The jQuery UI library consists of the components listed in Figure 1and Figure 2.

Figure 1 Components in the jQuery UI Library
Component Description
Accordion Renders a collapsible content panel filled with any HTML content you wish
Datepicker Renders a pop-up date picker to select a date into an input field
Dialog Renders a modeless or modal floating confirmation dialog box with features that make it look like a Windows dialog box
Progressbar Renders a progress bar
Slider Renders an input element that works and looks like a slider
Tabs Renders a tabbed content pane
Figure 2 Interactions
Interaction Description
Draggable Enables you to drag items around the browser window using the mouse
Droppable Enables you to drop draggable items onto the element that becomes a drop target
Sortable Enables you to reorder a list of items using the mouse
Selectable Enables you to select items in a list using either the mouse or keyboard
Resizable Enables you to resize a displayed item

An interaction is essentially an aspect that can be applied to DOM elements selected in a wrapped set. An interaction represents a cross-cutting behavior and is designed to make target elements more interactive. For example, by combining the Dialog widget with the Draggable and Resizable interactions, you can build a Windows-like dialog box that can be moved around and resized at will.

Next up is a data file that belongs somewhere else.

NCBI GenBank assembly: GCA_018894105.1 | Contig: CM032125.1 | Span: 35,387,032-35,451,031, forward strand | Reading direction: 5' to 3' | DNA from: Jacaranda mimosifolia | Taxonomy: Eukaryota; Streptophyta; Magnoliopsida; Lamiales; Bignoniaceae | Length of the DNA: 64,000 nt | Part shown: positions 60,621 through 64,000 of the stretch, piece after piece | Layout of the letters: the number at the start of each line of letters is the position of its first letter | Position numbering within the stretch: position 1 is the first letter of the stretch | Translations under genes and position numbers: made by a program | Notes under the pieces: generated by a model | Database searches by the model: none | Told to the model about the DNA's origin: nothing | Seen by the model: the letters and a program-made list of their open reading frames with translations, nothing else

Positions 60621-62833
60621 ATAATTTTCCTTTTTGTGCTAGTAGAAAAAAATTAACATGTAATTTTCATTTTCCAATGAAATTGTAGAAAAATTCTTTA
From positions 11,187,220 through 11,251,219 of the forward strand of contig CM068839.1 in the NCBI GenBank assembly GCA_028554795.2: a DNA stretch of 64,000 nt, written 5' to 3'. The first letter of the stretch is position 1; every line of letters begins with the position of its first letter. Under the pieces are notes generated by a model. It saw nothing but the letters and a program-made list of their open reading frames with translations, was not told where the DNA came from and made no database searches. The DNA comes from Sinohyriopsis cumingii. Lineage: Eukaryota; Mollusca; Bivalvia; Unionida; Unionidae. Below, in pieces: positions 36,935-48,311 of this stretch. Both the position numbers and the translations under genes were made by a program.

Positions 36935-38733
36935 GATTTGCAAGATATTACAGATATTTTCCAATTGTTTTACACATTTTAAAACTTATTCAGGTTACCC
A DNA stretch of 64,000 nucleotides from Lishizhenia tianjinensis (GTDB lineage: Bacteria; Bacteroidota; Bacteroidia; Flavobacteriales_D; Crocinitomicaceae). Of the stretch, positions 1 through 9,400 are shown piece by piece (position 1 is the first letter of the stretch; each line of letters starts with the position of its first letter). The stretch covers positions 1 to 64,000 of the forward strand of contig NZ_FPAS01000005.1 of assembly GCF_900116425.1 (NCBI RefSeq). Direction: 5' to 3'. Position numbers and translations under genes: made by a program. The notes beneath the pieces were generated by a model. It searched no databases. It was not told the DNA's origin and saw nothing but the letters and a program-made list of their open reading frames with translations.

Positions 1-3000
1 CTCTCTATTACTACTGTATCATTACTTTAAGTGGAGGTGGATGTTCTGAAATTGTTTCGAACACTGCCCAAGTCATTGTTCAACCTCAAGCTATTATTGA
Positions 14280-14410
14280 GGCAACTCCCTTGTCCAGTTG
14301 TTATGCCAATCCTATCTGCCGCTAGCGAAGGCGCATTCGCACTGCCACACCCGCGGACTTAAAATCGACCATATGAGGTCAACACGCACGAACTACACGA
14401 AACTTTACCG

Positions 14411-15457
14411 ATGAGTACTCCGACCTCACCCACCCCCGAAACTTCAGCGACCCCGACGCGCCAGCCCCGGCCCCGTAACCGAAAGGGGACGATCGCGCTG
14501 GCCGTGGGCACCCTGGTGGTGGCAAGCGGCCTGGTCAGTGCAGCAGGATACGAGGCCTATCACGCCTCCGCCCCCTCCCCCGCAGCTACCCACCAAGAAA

As the name suggests, widgets are individual components that represent UI components, such as tabs or dialog boxes that are ready to use in your pages.

As mentioned, the jQuery UI library must be downloaded separately from the core library and has dependencies on the version of the core library. This article is based on version 1.5.3 of jQuery UI and version 1.2.6 of the core library. By the time you read this, version 1.7 of jQuery UI, which is based on latest core library version 1.3.2 will be available.

Now, without further ado, let's see an example that combines tabs and dialog boxes. I'll use an ASP.NET MVC sample application. Although the ASP.NET MVC framework ships with the core jQuery library, there's no special dependency between jQuery and ASP.NET MVC. You can achieve the same performance and functionality by using jQuery with classic ASP.NET Web Forms.

The Sample Scenario

Let's consider a sample page with a list of customers. Each listed customer is associated with a couple of buttons through which the user can delete or edit customer information (see Figure 3).


Figure 3 A List of Customers to Edit in Place

The idea is that users click on the Edit button to make changes in place. However, the table in Figure 3won't swap labels with text boxes as classic server controls like DataGrid and GridView do in in-place editing mode. In this case, a dialog box will pop up showing a prefilled form for you to edit and save.